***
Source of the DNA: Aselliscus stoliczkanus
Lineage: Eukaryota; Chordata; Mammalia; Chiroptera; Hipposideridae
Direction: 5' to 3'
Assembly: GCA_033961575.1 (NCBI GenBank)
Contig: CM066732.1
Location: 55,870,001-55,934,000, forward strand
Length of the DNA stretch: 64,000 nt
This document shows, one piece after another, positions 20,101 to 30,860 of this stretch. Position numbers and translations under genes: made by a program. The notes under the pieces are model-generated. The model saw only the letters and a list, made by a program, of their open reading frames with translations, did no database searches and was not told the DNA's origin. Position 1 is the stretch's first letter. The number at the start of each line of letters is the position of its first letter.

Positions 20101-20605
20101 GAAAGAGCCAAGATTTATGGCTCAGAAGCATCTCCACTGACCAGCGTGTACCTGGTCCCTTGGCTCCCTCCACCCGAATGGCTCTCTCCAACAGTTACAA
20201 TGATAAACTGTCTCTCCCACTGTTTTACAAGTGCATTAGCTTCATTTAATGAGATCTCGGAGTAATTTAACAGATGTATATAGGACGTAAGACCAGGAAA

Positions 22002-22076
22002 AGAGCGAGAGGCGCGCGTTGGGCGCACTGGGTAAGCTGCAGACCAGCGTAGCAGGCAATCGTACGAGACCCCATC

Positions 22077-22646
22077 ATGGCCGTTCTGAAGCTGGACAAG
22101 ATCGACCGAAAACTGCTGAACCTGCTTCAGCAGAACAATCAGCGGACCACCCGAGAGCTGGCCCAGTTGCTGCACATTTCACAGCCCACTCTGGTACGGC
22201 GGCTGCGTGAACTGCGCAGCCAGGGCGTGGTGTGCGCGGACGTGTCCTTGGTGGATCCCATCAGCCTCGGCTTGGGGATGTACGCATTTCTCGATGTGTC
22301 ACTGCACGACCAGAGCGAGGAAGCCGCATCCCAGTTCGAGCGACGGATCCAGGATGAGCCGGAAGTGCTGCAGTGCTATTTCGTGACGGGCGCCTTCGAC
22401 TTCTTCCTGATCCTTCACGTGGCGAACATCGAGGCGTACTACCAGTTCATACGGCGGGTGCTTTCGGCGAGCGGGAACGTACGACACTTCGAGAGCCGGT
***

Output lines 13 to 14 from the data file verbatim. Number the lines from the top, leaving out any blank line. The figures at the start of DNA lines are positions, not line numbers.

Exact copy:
22002 AGAGCGAGAGGCGCGCGTTGGGCGCACTGGGTAAGCTGCAGACCAGCGTAGCAGGCAATCGTACGAGACCCCATC

Positions 22077-22646